In June 2019, Gov. Greg Abbott signed House Bill 3 into law, expanding full-day pre-K statewide for eligible 4-year-olds to provide more students with strong early education foundations. In the following 2020-21 school year, however, nearly 25,000 children in Texas who were eligible for kindergarten did not enroll, according to Texas Education Agency data.

Locally, Lake Houston-area school districts also experienced decreases in student enrollment in some of the earliest grade levels last school year, and officials said the trend is directly tied to the ongoing coronavirus pandemic.

“It’s reasonable to attribute enrollment declines last year to the pandemic, particularly in early education, pre-K and kindergarten, for which enrollment is optional,” said Scott Powers, executive director of public relations for New Caney ISD. “[However], the enrollment decline in these grades in NCISD was less sharp than was generally reported statewide by the Texas Education Agency.”

In the 2020-21 school year, student enrollment in early education programs, pre-K and kindergarten dropped by nearly 2% in HISD and by nearly 7% in NCISD. By comparison, enrollment in these programs increased by more than 15% and nearly 30% in HISD and NCISD, respectively, from 2011-12 to 2019-20.

“Across the state and nation, some parents chose to keep their children at home due to the pandemic,” HISD Chief Communications Officer Jamie Mount said.

However, experts such as Kristi Martin-Smith, the director of education and training for Children’s Lighthouse, said delaying a child’s education could further exacerbate learning loss inflicted by the pandemic. The Fort Worth-based early education company has a franchise in the Lake Houston area.

“Delaying the start of a young child’s education can only be a pro if the child ... can engage in exploring, develop creativity and a sense of inquiry, learn the skills needed to be part of a learning community and be around other children to learn positive social interactions,” she said. “This type of environment can be done at home, but it takes a fully engaged adult to scaffold learning.”

As the 2021-22 school year begins, district officials are hoping to see enrollment in early education programs return to pre-pandemic levels.

Pre-K perks

The long-term benefits of effective early childhood education programs have been well documented, local educators said.

According to an April 2015 policy brief from the Child & Family Research Partnership, children who attend a Texas public pre-K program have better academic outcomes and are less likely to be retained or repeat a grade level, participate in special education programs, drop out of high school or use public services.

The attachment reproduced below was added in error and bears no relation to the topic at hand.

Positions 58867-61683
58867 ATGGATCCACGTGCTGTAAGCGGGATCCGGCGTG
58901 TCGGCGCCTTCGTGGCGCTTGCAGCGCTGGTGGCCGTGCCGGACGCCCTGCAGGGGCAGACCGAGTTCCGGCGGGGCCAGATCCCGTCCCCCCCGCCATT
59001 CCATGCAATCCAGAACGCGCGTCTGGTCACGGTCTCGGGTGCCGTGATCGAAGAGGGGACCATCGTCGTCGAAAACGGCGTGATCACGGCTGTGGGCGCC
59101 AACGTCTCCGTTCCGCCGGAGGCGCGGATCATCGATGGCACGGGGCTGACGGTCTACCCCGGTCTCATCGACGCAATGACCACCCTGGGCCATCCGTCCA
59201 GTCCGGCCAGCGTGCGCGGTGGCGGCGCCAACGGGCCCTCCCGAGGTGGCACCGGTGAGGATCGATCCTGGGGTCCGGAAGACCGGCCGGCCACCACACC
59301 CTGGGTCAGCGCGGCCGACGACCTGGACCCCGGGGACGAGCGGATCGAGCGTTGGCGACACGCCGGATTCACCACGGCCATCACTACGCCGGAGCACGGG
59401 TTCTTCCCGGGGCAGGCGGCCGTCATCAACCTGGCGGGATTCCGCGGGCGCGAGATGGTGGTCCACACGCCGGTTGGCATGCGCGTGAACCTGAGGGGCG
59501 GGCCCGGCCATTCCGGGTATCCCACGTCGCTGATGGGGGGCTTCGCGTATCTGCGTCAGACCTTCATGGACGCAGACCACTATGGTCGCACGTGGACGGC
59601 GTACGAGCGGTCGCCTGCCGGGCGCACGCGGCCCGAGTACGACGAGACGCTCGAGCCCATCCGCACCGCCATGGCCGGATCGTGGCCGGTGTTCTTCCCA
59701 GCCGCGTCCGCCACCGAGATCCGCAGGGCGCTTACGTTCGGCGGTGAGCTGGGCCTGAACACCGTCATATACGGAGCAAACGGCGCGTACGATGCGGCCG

In addition to heightened literacy skills, Martin-Smith said children who enter kindergarten with positive emotional and interpersonal skills within a group of children have a greater chance of succeeding in school.

“Young children that are allowed to develop higher-level thinking skills through preschool activities ... develop healthy executive functioning skills ... [such as] memory, flexible thinking and self-control, all of which are key to healthy, daily living and most of which are difficult to learn through remote learning,” Martin-Smith said.

Research also indicates early childhood education programs are important for economically disadvantaged students, who accounted for more than 40% of HISD students and more than 65% of NCISD students in 2020-21, according to the districts’ data.

Similar research is part of what prompted the Texas Legislature to pass HB 3 in 2019, mandating full-day pre-K programs for those who qualify.

“Full-day pre-K provides opportunities for working families to access quality pre-K for their children,” said Bob Popinski, director of policy for Raise Your Hand Texas, an Austin-based public education advocacy group. “Especially after COVID[-19], our early learners need the social and emotional support as well as the academic support our state’s early childhood programs can provide.”

HISD offers half-day pre-K at 17 elementary campuses and full day pre-K at two elementary campuses. Similarly, NCISD offered full-day pre-K at four campuses in 2020-21, and the district will add full-day pre-K to three more campuses this fall. Both districts plan to offer full-day pre-K at all elementary campuses by 2022-23.

Encouraging enrollment

Heading into the 2021-22 school year, local school district officials said they are optimistic pre-K and kindergarten enrollment will return to pre-pandemic levels without spiking.

In HISD, officials are projecting 4,050 early education, pre-K and kindergarten students for the 2021-22 school year, while NCISD officials are projecting 1,755.

To further bolster student enrollment, Powers said NCISD began reaching out to parents of pre-K- and kindergarten-eligible students last spring. Powers said the district has also been working to ensure that all pre-K classrooms meet the High-Quality Prekindergarten Standards outlined by the TEA by implementing classroom technology, maintaining a student-to-teacher ratio of 11-1 and providing teachers with professional development that directly relates to early childhood practices.

For HISD’s young learners, the district has invested in interactive technology; hands-on, engaging materials that promote creativity, collaboration, communication and play; age-appropriate classroom furniture; and online platforms for family engagement and virtual learning. The district will also be implementing its new curriculum, “Three Cheers for Pre-K!,” this fall.

“We are excited about the implementation and cannot wait to see the progress our students make this year,” said Hailey Haynes, director of early childhood education for HISD.